No matter where, or when, if I’m eating out and there are Eggs Benedict on the menu, I order it. And I always ask for extra Hollandaise.
When I am lucky enough to have potato salad on my plate, I eat everything else then slowly, savoring each bite, consume my potato salad.What do these facts say about me?
- That if I can see the finish line and the wait isn’t too long, I enjoy a small amount of not-too-delayed gratification.
- I’m a big fan of silky, well-made emulsification.
This is the fifth and final week of our mother sauce series. We are wrapping up with my very favorite, Hollandaise. And although some people might disagree, The Kid and I firmly believe that because of the emulsification in the making of it, mayonnaise belongs in this category as a sort of step-daughterThe info on this sauce is all over the place. It was either invented in the 1600’s or maybe the 1700’s. Hollandaise is named for the region in Netherlands, either because it was invented there, or because Holland has the best eggs and butter, which are the two main ingredients.
Traditionally, Hollandaise sauce is not the easiest of mothers. It involves a double-boiler and whisking raw eggs over heat while retaining the smooth silky texture. There are few tragedies as heart-rending as the sight of curdled or separated Hollandaise.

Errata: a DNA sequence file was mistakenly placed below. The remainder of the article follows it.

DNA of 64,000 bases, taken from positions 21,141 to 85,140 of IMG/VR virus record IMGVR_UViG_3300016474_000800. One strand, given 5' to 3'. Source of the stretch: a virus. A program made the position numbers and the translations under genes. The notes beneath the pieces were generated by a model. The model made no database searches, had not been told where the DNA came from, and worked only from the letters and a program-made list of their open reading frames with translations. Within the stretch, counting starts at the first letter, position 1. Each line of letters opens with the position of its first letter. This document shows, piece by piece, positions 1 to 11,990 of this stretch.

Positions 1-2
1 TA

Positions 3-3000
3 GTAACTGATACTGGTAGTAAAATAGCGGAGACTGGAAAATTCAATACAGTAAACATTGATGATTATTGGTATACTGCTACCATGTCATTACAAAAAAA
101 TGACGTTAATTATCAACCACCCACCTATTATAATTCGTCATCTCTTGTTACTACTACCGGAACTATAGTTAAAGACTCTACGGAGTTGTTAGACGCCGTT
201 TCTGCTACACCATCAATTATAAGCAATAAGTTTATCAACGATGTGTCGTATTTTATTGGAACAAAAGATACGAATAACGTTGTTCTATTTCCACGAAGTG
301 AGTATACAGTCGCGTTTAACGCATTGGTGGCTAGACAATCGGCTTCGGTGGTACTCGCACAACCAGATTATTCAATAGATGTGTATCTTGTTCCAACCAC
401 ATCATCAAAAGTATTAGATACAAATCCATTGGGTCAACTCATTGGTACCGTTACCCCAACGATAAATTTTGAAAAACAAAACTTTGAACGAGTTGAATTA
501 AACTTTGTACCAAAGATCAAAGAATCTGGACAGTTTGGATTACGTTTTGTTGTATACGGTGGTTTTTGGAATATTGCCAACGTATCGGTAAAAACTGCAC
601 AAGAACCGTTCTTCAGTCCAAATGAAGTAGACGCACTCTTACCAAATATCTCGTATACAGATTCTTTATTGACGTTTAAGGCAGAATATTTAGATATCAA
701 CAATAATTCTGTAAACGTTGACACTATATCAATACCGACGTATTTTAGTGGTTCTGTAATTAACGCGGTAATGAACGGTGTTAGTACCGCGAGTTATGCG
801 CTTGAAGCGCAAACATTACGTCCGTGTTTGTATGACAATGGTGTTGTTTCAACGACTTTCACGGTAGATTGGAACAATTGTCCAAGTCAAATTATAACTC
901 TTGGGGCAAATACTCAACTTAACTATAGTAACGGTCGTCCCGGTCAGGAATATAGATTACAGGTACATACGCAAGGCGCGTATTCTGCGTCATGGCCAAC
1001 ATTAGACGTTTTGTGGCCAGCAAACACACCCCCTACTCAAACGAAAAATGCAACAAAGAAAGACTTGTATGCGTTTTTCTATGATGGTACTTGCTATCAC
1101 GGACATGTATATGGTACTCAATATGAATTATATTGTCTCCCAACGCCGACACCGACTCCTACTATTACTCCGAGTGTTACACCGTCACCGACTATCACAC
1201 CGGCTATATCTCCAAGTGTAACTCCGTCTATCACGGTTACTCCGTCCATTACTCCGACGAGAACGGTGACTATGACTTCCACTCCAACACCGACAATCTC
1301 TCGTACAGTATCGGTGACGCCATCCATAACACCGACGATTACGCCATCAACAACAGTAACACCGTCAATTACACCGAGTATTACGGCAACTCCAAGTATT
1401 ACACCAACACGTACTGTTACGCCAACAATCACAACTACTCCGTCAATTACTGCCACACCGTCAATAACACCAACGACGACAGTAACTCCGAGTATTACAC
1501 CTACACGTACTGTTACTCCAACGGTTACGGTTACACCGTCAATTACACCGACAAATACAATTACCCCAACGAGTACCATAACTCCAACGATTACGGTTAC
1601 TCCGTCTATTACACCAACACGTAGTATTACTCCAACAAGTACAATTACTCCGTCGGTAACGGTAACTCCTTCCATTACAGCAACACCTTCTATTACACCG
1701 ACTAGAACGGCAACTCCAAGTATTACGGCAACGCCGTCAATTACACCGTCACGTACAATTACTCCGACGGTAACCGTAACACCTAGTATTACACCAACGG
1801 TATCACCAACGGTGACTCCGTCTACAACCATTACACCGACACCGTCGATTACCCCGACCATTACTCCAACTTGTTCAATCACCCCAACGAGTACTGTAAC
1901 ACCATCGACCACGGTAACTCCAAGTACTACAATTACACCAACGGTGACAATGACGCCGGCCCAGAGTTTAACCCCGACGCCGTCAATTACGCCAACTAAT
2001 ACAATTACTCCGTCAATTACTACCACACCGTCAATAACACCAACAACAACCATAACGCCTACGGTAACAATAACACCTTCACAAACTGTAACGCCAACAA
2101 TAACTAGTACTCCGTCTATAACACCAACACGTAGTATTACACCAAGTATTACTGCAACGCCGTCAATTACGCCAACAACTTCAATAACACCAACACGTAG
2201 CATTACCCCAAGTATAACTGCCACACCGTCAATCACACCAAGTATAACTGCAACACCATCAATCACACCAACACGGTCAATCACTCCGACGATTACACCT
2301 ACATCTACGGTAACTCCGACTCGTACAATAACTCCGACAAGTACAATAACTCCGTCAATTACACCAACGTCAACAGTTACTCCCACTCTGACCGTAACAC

So just don’t make it at home, right?
Wrong.Long ago, my mom belonged to a book club. Not the kind where you sit around in somebody’s living room drinking pinot and discussing the latest Oprah pick. Books came in the mail.
One month it was a cookbook; The New York Times International Cookbook by Craig Claiborne. Years later, Mom gave it to me. I had no idea that the author was considered one of this country’s all-time best food writers. I also didn’t have a clue that one day I would be a food writer myself. But, as an extreme novice in the kitchen, I took help and inspiration wherever I found it.
One day while perusing said cookbook, I stumbled upon a recipe for Hollandaise that to me, looked pretty doable. Instead of the usual procedure that came with a huge possibility of inedible failure, it was made in a blender.
Craig Claiborne’s Blender HollandaiseMakes 4 servings.
Heat one-half cup butter to bubbling; do not brown. Into container of an electric blender, put two egg yolks, two tablespoons lemon juice, one-quarter teaspoon salt and a pinch of cayenne. Flick motor quickly on and off twice at high speed. Remove cover, turn motor on high and add butter gradually, until mixture thickens. If too thick, add cold water. Serve with vegetables, fish or eggs.
So it looks like you’ve got raw egg yolks in the sauce. And if you are a child, pregnant, or have a compromised immune system, just steer clear.
To get the butter nice and bubbly, shoot for 200 degrees (F). An egg yolk is considered cooked enough to be safe at 145. The hot butter and the friction from blending should put the yolks clearly in the “safe” category.Like Craig says, the sauce goes great on veggies, fish, and eggs. But I love it on fried, boneless, skinless chicken breasts and it’s crazy good on any type of pasta.
If you’re like me though, it doesn’t have to be all fancy-fied. Forget the vessel on which to put it. Just chug it right out of the blender.Thanks for your time.